It’s the final game of the ’Roid Series. The score is 37-34 with the bases loaded and two out in the ninth…and Casey “The Animal” Brodeur, a giant of a man cut from 356 pounds of Pittsburgh steel, steps to the plate. I shouldn’t use the word step, though, because every step shakes the stadium to its foundation like an earthquake. The Animal quakes his way to the plate and enters the left-handed batter’s box. He doesn’t exactly enter the batter’s box, though. He doesn’t even fit in it anymore. Any pitcher, on the juice or not, would be afraid of this man. He doesn’t crowd the plate. He stands directly over it. His helmet is cut from the plastic Gatorade cooler the team kept in the dugout until The Animal had a case of ’roid rage and broke 6 different bats beating the hell out of it. Now, his head has grown to be a perfect fit for the cooler, but I wonder if his jockstrap is getting smaller.
It’s my first game at a ballpark, and it just so happens my dad was lucky enough to get tickets from his boss for the final game of the season. When I asked my dad why his boss didn’t want to see the game he told me that he wasn’t feeling well after last night’s game. I can understand why. I’ve had better hot dogs that came out of the microwave at home. My stomach is starting to churn just thinking about it, but with The Animal batting with a chance to win the ’Roid Series you can block out about anything.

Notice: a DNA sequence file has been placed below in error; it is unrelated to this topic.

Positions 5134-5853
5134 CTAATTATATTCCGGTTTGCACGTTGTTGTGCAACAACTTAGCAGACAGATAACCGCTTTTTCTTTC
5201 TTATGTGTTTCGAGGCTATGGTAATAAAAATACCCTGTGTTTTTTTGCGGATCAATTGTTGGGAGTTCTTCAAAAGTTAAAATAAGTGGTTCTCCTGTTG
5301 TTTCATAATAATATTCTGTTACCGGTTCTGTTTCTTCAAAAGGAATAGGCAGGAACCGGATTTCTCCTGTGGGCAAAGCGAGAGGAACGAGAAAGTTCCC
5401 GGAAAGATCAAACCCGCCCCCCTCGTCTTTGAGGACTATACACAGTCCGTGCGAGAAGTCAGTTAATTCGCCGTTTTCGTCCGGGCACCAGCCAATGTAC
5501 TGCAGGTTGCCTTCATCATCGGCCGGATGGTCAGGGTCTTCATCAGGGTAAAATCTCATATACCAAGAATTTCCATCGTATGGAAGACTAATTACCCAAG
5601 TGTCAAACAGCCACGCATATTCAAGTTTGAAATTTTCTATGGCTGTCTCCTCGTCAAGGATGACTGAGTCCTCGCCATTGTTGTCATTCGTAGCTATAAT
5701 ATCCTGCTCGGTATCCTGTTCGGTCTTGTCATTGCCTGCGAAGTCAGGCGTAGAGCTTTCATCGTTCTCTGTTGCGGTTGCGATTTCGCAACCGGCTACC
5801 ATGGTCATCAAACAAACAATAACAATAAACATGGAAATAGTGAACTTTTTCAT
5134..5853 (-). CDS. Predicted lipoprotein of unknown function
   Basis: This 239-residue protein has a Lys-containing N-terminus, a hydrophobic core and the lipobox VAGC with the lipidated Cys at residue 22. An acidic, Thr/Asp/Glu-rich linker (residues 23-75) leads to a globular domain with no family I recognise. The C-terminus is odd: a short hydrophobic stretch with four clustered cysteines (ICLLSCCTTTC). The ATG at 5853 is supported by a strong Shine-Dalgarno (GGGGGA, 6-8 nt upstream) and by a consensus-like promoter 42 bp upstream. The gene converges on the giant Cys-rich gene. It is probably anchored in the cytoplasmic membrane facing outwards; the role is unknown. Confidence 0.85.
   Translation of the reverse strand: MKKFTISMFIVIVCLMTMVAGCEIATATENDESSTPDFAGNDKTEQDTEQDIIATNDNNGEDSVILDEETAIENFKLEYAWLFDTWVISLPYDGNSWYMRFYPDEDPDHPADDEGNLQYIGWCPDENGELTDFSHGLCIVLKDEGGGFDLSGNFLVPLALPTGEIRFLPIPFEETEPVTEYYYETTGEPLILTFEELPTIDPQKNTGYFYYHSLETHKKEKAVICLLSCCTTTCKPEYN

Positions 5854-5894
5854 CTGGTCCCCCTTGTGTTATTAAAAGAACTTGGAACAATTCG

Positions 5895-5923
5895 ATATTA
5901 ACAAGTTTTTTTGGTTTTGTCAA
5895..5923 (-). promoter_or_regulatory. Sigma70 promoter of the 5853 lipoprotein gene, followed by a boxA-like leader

The game has certainly changed since the Steroid Era. Banning steroids in Major League Baseball created an entirely new league allowing players to experiment and provide entertainment in the process. It started out as a joke, but the league quickly picked up steam as fans realized how much more entertaining the game was with steroids. The Animal hit 96 home runs in his first season in the league. He hit 134 this year and needs just one more to win the series. As Major League Baseball began to be absorbed by the ’Roid League fewer and fewer fans came to games to see homeruns, and more and more fans came to see the brawls. I’ve seen them on TV. Almost every game you’re guaranteed at least one good fight. I’m rather disappointed I haven’t seen one today, but the game isn’t over yet.
The Animal takes his stance and awaits the pitch, his sandpaper hands gripping the bat so hard sawdust begins to pour onto the plate. The pitcher winds up and tosses a 120-mile per hour fastball across the outside corner of the plate.